Da 5 Bloods

Da 5 Bloods ★★★★½

This was amazing. The use of archival footage, weaving together reality and fiction to tell an important and complex story about the sacrifice of black bodies on the altar of Vietnam really really works. Spike Lee almost outdoes himself here, and while I think the film might be a little rough around the edges that's honestly part of its charm. I certainly have to watch it again, firstly because I enjoyed it so much, but secondly because it's a dense and layered film that I think will reveal itself further on a rewatch.

What I can say from the outset is that the film is both intimate and epic. It features two quite explicit nods to Apocalypse Now, and it's clear that film was a major influence on this. They both feature journeys into the heart of Vietnam that mirror their characters' journeys towards madness, although in Da 5 Bloods, the characters come out the other side changed for the better instead of mad. Both films are powerful and visceral. I'd argue the emotions might be even stronger in Spike's film, but Coppola's surrealistic touches really do put that film on another level.

The political and topical connections that Spike makes are shockingly relevant and quite potent. Those are really some of the highlights of the film for me, particularly the segment where da Bloods learn about the assassination of MLK. In both this film and BlacKkKlansman, Spike proves himself a master of juxtaposition, editing, and modern-day significance. The effortless weaving of footage into the narrative astounded me every time. In fact, it often outdoes the film's drama and is far more poignant.

Fortunately, although the drama does not nearly equal the film's historical and modern-day digressions, it is still an enjoyable and satisfying film that has plenty of its own strengths. Chief among those may be Spike's creative use of shifting aspect ratios. The flashbacks shot in 16 mm really add a great texture and flavor to the film, replicating the actual Vietnam war footage we have been inundated with and were shown earlier in the film. It really adds to the grittiness and gravitas of those scenes. When da Bloods get to the jungle, the film yet again shifts to a widescreen format that lets the jungle engulf the characters and makes the whole thing feel bigger. The cinematography itself is wonderful throughout, utilizing a plethora of unique shots, including Spike's trademark double dolly.

The music is just as wonderful, featuring superb, stirring work from Terence Blanchard and a soundtrack supplied by the great Marvin Gaye. The pieces of the film scored by Gaye are some of the strongest passages here and his most famous song, "What's Going On?" becomes a sort of anthem for the characters and the film.

Those characters are another strongpoint. While it's true that other than Delroy Lindo's Paul, they aren't fleshed out, I don't really see this as a flaw. The film never tries to flesh them out and it's clear that this is Paul's story, so I never saw it as Spike's intention to fully characterize each of da Bloods. Yes, if the characters were more fleshed out, it would have been a better movie, but just because they aren't doesn't make it a worse one. The actors also do a ton of heavy lifting to make the characters feel real even when the screenplay doesn't give them the light of day. Clarke Peters and Isiah Whitlock Jr. are the most charismatic, while Jonathan Majors does an adequate job in a pretty thankless role. His character had more potential to be conflicted than the others but it wasn't capitalized on. Majors' performance in last year's The Last Black Man in San Francisco was far superior and I wish he had a more juicy role here. Lindo, however, carries the cast on his back. Every scene he's in is great, and he is explosive as the damaged vet and Trump supporter Paul. His scene with Chadwick Boseman is one of the film's best. Speaking of which, Boseman makes a lasting impression in a fairly small role, something akin to what Brando did in Apocalypse Now. Boseman's Stormin' Norman is talked about a lot over the film's runtime, and his performance lives up to the hype. Not as complex as Kurtz, he's a far different type of character, and I think Boseman does an excellent job.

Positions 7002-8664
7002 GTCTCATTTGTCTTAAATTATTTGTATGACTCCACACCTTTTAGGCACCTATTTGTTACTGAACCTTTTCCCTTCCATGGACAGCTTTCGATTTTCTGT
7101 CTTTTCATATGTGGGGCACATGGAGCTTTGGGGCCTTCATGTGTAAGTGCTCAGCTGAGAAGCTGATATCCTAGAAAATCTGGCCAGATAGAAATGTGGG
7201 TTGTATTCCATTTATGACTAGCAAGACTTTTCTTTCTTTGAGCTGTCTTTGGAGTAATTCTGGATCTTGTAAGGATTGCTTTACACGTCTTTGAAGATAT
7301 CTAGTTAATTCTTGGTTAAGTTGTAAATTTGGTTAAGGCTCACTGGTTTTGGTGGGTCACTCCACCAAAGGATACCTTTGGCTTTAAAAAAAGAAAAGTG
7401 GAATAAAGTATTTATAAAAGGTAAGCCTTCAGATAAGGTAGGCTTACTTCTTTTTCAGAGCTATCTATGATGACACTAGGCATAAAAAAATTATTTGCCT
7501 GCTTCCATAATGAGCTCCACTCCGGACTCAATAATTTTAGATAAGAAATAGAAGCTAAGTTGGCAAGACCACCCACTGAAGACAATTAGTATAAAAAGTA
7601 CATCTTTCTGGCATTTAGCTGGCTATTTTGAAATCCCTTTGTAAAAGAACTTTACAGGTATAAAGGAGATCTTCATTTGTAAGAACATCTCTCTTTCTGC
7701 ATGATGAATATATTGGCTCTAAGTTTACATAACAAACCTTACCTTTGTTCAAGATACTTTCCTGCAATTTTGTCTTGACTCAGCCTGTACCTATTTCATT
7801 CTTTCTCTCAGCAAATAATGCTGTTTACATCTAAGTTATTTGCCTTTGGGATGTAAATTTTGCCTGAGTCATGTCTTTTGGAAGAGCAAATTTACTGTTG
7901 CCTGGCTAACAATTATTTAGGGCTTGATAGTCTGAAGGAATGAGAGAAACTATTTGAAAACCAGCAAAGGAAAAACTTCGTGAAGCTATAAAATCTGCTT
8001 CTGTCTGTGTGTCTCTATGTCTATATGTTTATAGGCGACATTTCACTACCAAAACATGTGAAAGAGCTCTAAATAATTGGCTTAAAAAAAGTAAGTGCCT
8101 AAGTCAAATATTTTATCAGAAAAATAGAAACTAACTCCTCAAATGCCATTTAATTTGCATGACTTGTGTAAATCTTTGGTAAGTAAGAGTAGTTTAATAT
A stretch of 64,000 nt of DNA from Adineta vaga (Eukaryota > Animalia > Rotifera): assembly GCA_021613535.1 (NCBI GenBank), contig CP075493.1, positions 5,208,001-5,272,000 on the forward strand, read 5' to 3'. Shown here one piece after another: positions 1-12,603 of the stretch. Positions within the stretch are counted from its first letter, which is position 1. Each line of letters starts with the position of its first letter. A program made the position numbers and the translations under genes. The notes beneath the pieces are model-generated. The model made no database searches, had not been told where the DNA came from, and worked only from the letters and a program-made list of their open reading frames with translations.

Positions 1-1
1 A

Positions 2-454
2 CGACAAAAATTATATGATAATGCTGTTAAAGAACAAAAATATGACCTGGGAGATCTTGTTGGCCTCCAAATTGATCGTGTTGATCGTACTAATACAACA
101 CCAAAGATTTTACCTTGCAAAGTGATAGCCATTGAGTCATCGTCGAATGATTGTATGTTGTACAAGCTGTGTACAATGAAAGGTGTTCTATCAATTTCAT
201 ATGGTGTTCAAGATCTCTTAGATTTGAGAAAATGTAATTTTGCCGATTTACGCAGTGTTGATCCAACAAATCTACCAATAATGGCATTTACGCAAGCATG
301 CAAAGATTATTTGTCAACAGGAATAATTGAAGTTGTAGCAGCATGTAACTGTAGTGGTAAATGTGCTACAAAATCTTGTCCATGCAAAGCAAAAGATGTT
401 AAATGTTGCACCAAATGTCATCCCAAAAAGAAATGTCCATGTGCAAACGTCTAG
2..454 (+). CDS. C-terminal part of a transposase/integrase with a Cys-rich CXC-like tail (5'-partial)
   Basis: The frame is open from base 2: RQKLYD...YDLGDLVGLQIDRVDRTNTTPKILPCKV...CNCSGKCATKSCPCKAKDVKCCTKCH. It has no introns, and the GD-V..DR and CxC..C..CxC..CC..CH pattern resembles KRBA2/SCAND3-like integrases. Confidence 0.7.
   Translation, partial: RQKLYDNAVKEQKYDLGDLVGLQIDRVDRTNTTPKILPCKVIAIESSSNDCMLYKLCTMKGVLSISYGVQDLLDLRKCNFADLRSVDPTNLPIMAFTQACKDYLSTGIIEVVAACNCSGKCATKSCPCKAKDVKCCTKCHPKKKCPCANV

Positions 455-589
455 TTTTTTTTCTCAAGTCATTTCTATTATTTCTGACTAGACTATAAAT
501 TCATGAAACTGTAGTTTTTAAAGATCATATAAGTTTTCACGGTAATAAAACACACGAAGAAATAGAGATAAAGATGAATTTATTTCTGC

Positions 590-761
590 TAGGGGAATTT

Da 5 Bloods is far and away the best film of the year, and I honestly don't see it getting topped anytime soon given that cinemas still aren't open. I hope this gets the awards recognition it deserves because it's a powerful, moving picture. Uneven at times, the film as a whole really works, and it's more timely than ever given the reckoning this country is having with our racist past. This film has something to say, and whenever Spike Lee speaks, it's usually a good idea to listen.

P.S. The poster is awesome


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